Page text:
Gene Linked to Early Death in Inflammatory Arthritis
HLA-DRB1 genotype, smoking and anti-CCP antibodies associated with highest risk
TUESDAY, Feb. 5 (HealthDay News) -- Individuals with inflammatory polyarthritis with shared epitope (SE) alleles of the HLA-DRB1 gene are at increased risk of premature death, according to an article published in Arthritis & Rheumatism in February.
Tracey M. Farragher, Ph.D., of the University of Manchester in the United Kingdom, and colleagues prospectively followed a cohort of 1,022 patients with inflammatory polyarthritis in order to investigate the association between the HLA-DRB1 (including SE) and PTPN22 genes, and the risk of death from cardiovascular disease and other causes.
During the follow-up period, 751 patients (74 percent) met criteria for rheumatoid arthritis. In total, 242 patients (24 percent) died. Carrying two copies of SE alleles was associated with an increased risk of death from all causes (hazard ratio, 1.57) and from cardiovascular disease (HR, 1.68). Risk of death was greatest in patients who smoked, carried SE alleles and had anti-cyclic citrullinated peptide (anti-CCP) antibodies (HR, 7.81). The PTPN22 gene was not associated with an increased risk of mortality.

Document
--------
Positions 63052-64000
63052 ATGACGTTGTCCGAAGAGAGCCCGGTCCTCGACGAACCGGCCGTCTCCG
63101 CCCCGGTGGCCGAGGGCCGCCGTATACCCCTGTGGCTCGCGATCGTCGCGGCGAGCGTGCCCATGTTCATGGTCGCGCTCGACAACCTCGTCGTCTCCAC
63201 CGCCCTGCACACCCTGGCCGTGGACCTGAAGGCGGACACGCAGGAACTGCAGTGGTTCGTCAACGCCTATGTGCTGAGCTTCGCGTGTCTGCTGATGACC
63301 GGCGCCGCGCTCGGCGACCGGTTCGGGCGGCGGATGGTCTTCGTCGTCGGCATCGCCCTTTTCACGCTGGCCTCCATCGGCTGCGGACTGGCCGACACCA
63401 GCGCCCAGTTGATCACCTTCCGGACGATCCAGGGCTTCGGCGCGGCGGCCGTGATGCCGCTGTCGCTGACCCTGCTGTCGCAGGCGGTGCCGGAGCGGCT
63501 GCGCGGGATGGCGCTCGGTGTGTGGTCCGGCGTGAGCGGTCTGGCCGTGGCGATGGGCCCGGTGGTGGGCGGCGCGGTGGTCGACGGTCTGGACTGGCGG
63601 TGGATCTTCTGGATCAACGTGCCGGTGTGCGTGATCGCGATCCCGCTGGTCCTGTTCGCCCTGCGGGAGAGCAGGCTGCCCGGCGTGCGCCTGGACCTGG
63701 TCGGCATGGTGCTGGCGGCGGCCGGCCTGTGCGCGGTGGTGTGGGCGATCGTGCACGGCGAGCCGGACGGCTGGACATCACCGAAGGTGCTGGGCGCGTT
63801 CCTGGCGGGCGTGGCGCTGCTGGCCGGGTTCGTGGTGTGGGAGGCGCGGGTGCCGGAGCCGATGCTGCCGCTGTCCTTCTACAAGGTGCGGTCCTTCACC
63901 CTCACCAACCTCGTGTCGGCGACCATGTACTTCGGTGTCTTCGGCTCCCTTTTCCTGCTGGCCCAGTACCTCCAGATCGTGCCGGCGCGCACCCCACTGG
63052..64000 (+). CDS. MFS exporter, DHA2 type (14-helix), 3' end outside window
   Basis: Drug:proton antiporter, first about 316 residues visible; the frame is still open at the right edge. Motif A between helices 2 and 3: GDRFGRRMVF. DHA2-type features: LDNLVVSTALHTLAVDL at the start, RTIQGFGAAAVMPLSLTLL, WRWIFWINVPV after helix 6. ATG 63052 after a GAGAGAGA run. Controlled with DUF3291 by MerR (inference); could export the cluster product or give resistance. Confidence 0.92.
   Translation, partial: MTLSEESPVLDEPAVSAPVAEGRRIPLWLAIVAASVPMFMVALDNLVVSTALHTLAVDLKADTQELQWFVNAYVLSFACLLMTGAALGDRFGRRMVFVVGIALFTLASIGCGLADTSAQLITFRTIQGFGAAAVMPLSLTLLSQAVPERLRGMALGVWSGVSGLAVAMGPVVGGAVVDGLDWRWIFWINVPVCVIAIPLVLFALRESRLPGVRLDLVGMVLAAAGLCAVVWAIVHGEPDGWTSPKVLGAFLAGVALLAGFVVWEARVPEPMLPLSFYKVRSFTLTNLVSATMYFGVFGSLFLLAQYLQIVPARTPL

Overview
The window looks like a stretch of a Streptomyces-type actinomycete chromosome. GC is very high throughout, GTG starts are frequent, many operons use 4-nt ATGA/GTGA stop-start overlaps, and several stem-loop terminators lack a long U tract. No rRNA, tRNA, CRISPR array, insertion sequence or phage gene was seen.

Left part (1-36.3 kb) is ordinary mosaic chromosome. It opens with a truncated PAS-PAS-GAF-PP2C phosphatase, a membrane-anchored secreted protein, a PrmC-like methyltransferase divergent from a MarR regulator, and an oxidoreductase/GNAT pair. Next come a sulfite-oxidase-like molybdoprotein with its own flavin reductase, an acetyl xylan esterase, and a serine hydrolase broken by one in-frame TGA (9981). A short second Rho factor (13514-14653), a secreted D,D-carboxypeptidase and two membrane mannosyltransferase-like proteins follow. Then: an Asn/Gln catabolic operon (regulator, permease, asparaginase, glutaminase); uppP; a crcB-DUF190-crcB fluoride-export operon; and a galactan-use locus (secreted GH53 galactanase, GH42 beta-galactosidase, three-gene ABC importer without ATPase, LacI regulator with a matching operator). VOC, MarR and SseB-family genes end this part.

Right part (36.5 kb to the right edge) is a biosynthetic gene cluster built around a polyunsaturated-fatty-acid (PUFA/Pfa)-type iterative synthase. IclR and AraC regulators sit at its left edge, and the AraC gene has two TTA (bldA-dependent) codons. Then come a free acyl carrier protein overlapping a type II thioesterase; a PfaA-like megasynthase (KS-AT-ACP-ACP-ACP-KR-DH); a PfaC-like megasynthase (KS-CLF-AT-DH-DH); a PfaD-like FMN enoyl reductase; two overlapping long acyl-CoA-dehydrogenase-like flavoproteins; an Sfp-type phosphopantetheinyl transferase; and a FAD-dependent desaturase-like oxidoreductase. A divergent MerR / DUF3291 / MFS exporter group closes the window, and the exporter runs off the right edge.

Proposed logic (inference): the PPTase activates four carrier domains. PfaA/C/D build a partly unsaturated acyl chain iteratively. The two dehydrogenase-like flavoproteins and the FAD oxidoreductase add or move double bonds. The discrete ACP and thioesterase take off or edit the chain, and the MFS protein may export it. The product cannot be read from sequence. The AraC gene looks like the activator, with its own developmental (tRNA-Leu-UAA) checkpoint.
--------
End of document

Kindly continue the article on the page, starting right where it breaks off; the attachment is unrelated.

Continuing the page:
"In conclusion, we found that HLA-DRB1 genotypes previously associated with vasculitis and extraarticular disease in rheumatoid arthritis were associated with premature death in patients with inflammatory polyarthritis," write the authors. "This knowledge could facilitate a targeted prevention program for cardiovascular disease in patients with inflammatory polyarthritis and rheumatoid arthritis."